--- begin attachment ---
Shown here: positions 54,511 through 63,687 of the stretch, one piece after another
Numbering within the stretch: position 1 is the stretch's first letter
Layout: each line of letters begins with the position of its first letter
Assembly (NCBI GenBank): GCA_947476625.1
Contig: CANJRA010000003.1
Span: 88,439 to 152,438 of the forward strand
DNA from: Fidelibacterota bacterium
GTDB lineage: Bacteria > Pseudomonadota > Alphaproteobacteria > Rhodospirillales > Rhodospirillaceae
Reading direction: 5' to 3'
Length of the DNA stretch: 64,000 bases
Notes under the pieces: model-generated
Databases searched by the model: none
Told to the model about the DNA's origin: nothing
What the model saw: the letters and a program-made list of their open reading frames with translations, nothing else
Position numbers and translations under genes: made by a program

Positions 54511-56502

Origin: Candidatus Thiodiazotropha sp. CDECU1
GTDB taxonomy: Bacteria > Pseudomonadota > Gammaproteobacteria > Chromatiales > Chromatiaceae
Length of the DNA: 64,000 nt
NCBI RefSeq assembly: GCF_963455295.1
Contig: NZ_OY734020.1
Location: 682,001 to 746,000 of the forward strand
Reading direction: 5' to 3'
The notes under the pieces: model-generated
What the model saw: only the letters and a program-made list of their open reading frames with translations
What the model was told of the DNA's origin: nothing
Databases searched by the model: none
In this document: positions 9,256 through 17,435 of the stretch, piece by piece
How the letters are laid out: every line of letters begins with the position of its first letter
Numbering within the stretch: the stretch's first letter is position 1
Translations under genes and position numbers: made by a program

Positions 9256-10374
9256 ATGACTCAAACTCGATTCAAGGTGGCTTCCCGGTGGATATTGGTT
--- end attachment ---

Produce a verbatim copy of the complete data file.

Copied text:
Shown here: positions 54,511 through 63,687 of the stretch, one piece after another
Numbering within the stretch: position 1 is the stretch's first letter
Layout: each line of letters begins with the position of its first letter
Assembly (NCBI GenBank): GCA_947476625.1
Contig: CANJRA010000003.1
Span: 88,439 to 152,438 of the forward strand
DNA from: Fidelibacterota bacterium
GTDB lineage: Bacteria > Pseudomonadota > Alphaproteobacteria > Rhodospirillales > Rhodospirillaceae
Reading direction: 5' to 3'
Length of the DNA stretch: 64,000 bases
Notes under the pieces: model-generated
Databases searched by the model: none
Told to the model about the DNA's origin: nothing
What the model saw: the letters and a program-made list of their open reading frames with translations, nothing else
Position numbers and translations under genes: made by a program

Positions 54511-56502

Origin: Candidatus Thiodiazotropha sp. CDECU1
GTDB taxonomy: Bacteria > Pseudomonadota > Gammaproteobacteria > Chromatiales > Chromatiaceae
Length of the DNA: 64,000 nt
NCBI RefSeq assembly: GCF_963455295.1
Contig: NZ_OY734020.1
Location: 682,001 to 746,000 of the forward strand
Reading direction: 5' to 3'
The notes under the pieces: model-generated
What the model saw: only the letters and a program-made list of their open reading frames with translations
What the model was told of the DNA's origin: nothing
Databases searched by the model: none
In this document: positions 9,256 through 17,435 of the stretch, piece by piece
How the letters are laid out: every line of letters begins with the position of its first letter
Numbering within the stretch: the stretch's first letter is position 1
Translations under genes and position numbers: made by a program

Positions 9256-10374
9256 ATGACTCAAACTCGATTCAAGGTGGCTTCCCGGTGGATATTGGTT